Write a historiographical essay answering questions in the order description. Full question is aslo attached for further details.

Write a historiographical essay answering questions in the order description. Full question is aslo attached for further details.

Order Description

Write a Historiographical essay about whether German Jews should be blamed for not seeing “the writing on the wall” about Germany’s antisemitism during the Second and/or Third reich. Was Germany a deeply antisemitic country- on the path towards the Holocaust, were German-Jews blind behind his fact? The scholars assigned and materials attached lends credence to either side of this debate. Choose a side and support it with the range of the given attachments.

1000 WORDS

“We were so German,” “We were so assimilated,” We were so middle class,” –these are the common tropes that emerge in the memoirs of German Jews who try to recall their prewar life before the Nazi onslaught. (Kaplan, 5).  It is for this reason—the perception that German Jews were deeply integrated into German society—that historians and contemporaries have castigated German Jews for not seeing the writing on the wall. In other words, German Jews from the Second to the Third Reich have been accused of allowing their loyalty to German culture and society to blind them from the rising and dangerous anti-Semitism in their midst.  Other scholars have an adopted an alternative position. These historians have argued that we cannot read history with the benefit of hindsight, and that pre-Nazi Germany looked “anything but a chamber of potential horrors.” Further, this scholarly school has stressed the hurdles confronted by German Jews both in leaving Germany and realizing the need for emigration. Please take a position within this scholarly debate and support your contention with the primary and secondary sources assigned in this class.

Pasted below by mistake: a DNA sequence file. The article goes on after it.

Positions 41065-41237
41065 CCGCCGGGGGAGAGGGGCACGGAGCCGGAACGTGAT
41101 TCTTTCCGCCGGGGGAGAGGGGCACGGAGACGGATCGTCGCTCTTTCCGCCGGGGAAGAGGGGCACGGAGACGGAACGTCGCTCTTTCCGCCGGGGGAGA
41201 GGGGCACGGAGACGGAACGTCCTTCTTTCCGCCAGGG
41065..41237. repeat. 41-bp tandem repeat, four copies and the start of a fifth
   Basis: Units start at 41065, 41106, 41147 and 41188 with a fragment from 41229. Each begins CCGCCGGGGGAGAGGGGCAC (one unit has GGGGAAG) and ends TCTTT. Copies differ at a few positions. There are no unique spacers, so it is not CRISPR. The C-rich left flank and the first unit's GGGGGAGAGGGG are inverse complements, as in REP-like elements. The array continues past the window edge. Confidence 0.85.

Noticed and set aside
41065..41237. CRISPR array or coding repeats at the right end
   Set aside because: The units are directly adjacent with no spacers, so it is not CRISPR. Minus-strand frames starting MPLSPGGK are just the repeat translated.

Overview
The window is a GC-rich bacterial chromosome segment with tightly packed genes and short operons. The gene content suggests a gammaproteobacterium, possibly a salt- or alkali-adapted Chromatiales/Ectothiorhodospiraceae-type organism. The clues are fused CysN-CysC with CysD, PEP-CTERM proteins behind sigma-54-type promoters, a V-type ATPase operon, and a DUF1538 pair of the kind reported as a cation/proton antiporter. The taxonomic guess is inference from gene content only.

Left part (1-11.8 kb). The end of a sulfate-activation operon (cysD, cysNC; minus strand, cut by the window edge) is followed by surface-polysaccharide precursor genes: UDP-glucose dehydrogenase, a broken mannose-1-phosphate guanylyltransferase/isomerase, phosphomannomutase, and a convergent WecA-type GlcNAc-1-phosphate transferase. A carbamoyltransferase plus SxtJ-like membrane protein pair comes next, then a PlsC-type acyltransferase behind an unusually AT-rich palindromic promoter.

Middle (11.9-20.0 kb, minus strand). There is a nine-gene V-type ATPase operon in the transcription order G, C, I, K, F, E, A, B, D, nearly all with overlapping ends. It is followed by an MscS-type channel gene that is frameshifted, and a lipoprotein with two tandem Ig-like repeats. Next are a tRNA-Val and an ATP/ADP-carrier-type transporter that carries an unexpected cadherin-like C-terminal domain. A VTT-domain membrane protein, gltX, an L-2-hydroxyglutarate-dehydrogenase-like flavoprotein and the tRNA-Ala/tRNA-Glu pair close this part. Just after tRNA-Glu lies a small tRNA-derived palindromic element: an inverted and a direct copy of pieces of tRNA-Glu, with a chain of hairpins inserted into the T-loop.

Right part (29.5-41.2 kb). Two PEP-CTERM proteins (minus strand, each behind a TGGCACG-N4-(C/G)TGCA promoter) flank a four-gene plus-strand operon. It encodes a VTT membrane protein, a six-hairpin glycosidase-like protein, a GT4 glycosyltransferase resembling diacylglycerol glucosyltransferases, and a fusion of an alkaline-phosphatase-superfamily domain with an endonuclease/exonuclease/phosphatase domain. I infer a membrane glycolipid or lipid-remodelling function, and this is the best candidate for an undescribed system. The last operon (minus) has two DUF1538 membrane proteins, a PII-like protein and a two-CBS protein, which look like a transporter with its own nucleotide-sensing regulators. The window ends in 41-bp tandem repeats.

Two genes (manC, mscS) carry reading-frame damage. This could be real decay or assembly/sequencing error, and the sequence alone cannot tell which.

WORD LIMIT: 1000 words

RECOMMENDED SOURCES

Claudia Koonz, The Nazi Conscience (Cambridge: Harvard University Press, 2003), 1-45.
Helmut Walser Smith, The Butcher’s Tale: Murder and Antisemitism in a German Town (New York: Norton, 2002), introduction.

Marion Kaplan, Between Dignity and Despair: Jewish Life in Nazi Germany (New York: Oxford University Press, 2001), 3-49, 50-73, 119-145.

Memoirs by “Henry Buxbaum,” “Wolfgang Roth,” “Emil Schorsch,” and “Ottie Schonwald, née Mendel,” “Marta Appel,” “Max Daniel,” in Monika Richarz, ed., Jewish Life in Germany: Memoirs from Three Centuries (Bloomington: Indiana University Press, 1991).

CRITERIA FOR ASSESSMENT
1.
WRITING GUIDELINES for assignments:

A)    Papers should be double-spaced and use Times New Roman font.

B)    Please learn the definition of plagiarism, one of the most serious forms of academic misconduct: “Presenting another’s words or ideas as your own.”  Always cite your sources (including books, articles, and web sites) AND USE QUOTATION MARKS WHENEVER YOU USE A PHRASE OF MORE THAN THREE WORDS IN SUCCESSION FROM ANOTHER PERSON’S WORK. Paraphrasing an idea does not make it your idea. You may use it, but give credit where credit is due. Remember that professors can find websites as easily as students.